For me, weapons was not part of karate training. I was always taught that Karate, which translates to Empty Hand, meant NO WEAPONS! I know that other styles did have a weapons component and I didn’t have a problem with this. It was just not our thing. Shotokan Karate did not have a weapons component other than defence against weapons.
A month ago, the International Karate Daigaku introduced weapons. It was in part due to an essay written by a training partner and friend, Nick Quesnel. He questioned why we were not using traditional weapons in our training.
Nick was the first person in the dojo to pick up the bo and start spinning it around. He studied Kanazawa and Demura’s weapon techniques and tried for figure out where they would fit into kata. On occasion, we would work together on some ideas. Nick moved on from training when he was accepted into the military. The unfortunate part of his acceptance was that the IKD would announce that weapons would be added to the organisation just shortly after he left for his basic training.
Nick argued that Master Funakoshi is shown in several photos using weapons. He also pointed out places in katas were weapons were obviously being used. Now we have added the Sai, Tonfa and Bo to our training. I never thought I would like the tonfa. I purchased a set before IKD World Camp and learned a few techniques while at camp. When I returned, I received my copy of Fumio Demura’s, “Tonfa: Karate Weapon of Self Defence.” I have watched the DVD and taught myself Tonfa Kihon no Kata. I am not perfect at it but I can get through the basic kata.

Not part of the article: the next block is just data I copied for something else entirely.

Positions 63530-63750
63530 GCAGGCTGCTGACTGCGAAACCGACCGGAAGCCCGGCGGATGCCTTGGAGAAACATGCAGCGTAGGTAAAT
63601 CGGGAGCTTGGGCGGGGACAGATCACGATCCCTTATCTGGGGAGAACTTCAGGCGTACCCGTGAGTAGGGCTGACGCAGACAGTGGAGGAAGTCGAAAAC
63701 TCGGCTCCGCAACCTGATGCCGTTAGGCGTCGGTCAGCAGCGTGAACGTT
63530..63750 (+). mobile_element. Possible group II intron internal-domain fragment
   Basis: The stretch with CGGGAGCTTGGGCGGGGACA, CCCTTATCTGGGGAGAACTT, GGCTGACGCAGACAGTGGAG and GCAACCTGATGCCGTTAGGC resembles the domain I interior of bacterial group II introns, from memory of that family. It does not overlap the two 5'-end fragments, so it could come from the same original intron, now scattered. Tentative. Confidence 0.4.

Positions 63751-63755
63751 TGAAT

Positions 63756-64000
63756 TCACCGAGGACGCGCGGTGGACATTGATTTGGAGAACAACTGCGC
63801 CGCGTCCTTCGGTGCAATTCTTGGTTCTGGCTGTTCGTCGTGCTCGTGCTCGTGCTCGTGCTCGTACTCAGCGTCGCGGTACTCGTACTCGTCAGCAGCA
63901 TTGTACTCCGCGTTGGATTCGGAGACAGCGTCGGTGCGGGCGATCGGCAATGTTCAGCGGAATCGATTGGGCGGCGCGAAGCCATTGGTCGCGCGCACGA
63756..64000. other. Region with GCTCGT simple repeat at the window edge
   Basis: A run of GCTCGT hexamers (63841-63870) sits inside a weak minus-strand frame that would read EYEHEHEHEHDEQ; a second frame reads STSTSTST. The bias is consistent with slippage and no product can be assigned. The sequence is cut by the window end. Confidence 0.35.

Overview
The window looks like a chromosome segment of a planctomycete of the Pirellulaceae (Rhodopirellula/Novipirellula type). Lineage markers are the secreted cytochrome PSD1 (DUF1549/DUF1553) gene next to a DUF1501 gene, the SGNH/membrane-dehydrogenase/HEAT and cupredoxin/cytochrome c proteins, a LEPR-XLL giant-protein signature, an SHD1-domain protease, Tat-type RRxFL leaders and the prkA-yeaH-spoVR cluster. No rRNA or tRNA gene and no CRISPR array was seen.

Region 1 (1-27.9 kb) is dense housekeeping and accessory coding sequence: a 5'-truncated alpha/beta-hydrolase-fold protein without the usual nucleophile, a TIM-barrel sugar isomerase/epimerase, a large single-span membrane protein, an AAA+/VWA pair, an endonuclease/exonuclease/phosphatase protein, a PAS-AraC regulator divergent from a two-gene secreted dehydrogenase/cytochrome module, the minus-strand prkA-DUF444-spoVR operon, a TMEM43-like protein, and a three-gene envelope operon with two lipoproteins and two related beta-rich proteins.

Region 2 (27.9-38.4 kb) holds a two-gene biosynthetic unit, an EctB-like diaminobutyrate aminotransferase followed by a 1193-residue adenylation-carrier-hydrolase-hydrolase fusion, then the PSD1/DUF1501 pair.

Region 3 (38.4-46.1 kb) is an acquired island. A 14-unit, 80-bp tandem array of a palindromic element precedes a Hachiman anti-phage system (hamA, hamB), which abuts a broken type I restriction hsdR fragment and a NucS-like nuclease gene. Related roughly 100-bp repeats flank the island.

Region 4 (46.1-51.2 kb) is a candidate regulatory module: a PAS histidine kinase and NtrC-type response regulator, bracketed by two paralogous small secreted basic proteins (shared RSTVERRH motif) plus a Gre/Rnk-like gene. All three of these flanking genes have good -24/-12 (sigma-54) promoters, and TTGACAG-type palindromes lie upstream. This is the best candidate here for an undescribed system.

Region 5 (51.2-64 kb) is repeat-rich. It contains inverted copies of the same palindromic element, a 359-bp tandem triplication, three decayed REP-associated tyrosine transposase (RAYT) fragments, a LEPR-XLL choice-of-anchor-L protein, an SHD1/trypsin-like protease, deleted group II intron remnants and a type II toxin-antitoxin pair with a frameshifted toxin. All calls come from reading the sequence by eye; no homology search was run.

Recently, I have shown students at the dojo where I train some of the aspects of the tonfa. I understand that the Amherst Shotokan Karate Academy has ordered several tonfa and will be holding classes on the weapon. I can not wait to show the students more about the weapon that I call the poor man’s nunchaku.
My wife and I are also very interested in the bo staff. We hope to improve our skills and be able to perform some demos with weapons for our recruiting day at Mount Allison University in the fall. We hope to gain a few new students with the introduction of traditional weapons.
Karate may translate to Empty Hand but I think the “Empty” part actually points more to emptying your mind that actual empty hand. After learning more about the bo and the tonfa, I can see techniques hidden in the shotokan kata syllabus that are obviously performed with tonfa or bo staff in your hands. It is interesting to discover these and it makes you wonder what were the masters thinking years ago when they developed these kata. Why were the weapons omitted over the decades.
Now my eyes are open and I am looking at everything in a different light. It is great to have a veil lifted and see a whole new world before your eyes. Make sure your karate is not “closed mind hand.”
Empty your mind and open your eyes. Embrace Kobudo and add it to your karate training.